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Sen. Chuck Grassley says wealthy invest, others spend on booze or women

| Monday, Dec. 4, 2017, 9:51 a.m.
Senate Judiciary Committee Chairman Chuck Grassley, R-Iowa, left, grabs Sen. Lamar Alexander, R-Tenn., chairman of the Senate Health, Education, Labor, and Pensions Committee, right, as they and other lawmakers rush to the chamber to vote on amendments as the Republican leadership work to craft their sweeping tax bill, on Capitol Hill in Washington, Thursday, Nov. 30, 2017.
Senate Judiciary Committee Chairman Chuck Grassley, R-Iowa, left, grabs Sen. Lamar Alexander, R-Tenn., chairman of the Senate Health, Education, Labor, and Pensions Committee, right, as they and other lawmakers rush to the chamber to vote on amendments as the Republican leadership work to craft their sweeping tax bill, on Capitol Hill in Washington, Thursday, Nov. 30, 2017.

WASHINGTON — A top Republican senator is defending GOP efforts to reduce the hit to the wealthy from the federal estate tax because it helps those who invest rather than people who spend their money on “booze or women or movies.”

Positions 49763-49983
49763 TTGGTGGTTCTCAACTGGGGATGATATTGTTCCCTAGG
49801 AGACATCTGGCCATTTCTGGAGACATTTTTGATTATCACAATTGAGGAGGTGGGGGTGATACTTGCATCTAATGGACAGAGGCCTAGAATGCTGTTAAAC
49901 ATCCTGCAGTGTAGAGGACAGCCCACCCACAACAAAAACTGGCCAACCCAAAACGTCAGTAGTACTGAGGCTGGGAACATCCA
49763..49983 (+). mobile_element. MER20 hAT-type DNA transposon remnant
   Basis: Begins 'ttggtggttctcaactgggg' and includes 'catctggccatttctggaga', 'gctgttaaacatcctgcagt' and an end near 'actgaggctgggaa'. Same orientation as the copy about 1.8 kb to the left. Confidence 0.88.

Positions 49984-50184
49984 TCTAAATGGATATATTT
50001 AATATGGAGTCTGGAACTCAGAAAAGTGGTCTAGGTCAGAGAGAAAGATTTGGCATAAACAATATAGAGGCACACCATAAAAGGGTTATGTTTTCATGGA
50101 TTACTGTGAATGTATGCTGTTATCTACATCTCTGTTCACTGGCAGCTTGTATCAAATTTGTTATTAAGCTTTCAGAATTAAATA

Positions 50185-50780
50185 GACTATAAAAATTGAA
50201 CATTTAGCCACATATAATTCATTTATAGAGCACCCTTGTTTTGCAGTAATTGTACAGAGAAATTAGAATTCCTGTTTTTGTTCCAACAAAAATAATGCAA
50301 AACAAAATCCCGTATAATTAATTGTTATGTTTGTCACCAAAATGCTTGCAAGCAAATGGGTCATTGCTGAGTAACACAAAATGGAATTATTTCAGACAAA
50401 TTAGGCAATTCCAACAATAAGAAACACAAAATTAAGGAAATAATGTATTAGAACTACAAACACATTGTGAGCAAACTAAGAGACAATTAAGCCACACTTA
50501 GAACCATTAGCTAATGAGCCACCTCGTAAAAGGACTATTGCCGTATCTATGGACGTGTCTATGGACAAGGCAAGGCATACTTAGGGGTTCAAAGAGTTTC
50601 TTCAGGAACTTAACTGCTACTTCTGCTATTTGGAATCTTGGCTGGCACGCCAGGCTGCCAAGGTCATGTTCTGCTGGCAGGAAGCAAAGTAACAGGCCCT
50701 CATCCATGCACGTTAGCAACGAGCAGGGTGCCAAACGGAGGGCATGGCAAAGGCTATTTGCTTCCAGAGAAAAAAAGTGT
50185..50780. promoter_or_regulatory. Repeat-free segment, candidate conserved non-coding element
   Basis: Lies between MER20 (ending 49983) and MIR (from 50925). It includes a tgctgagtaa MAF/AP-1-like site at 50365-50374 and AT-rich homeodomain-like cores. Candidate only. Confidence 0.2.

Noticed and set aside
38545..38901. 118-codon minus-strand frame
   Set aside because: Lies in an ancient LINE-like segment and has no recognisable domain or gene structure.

Seven-term Iowa Sen. Chuck Grassley, a senior member of the Senate Finance Committee, made the comments late last week in an interview with the Des Moines Register. It has attracted attention since.

Grassley told the newspaper, “I think not having the estate tax recognizes the people that are investing as opposed to those that are just spending every darn penny they have, whether it's on booze or women or movies.”

The estate tax affects a very small and very wealthy number of Americans, with only the estates of about 2 out of every 1,000 Americans who die facing the tax.

Under current law, when someone dies the estate owes taxes on the value of assets transferred to heirs above $5.5 million for individuals, $11 million for couples. The Senate bill doubles those limits but does not repeal the tax. The House bill initially doubles the limits and then repeals the entire tax after 2023.

House and Senate GOP negotiators are working out the differences between the two bills, with the goal of completing legislation that Congress can send to President Donald Trump before Christmas.

Farm-state lawmakers and other Republicans have long argued that the estate tax is a harsh hit on small businesses and family farms. The Tax Policy Center has estimated that only 80 small business and small farm estates nationwide will face any estate tax in 2017.

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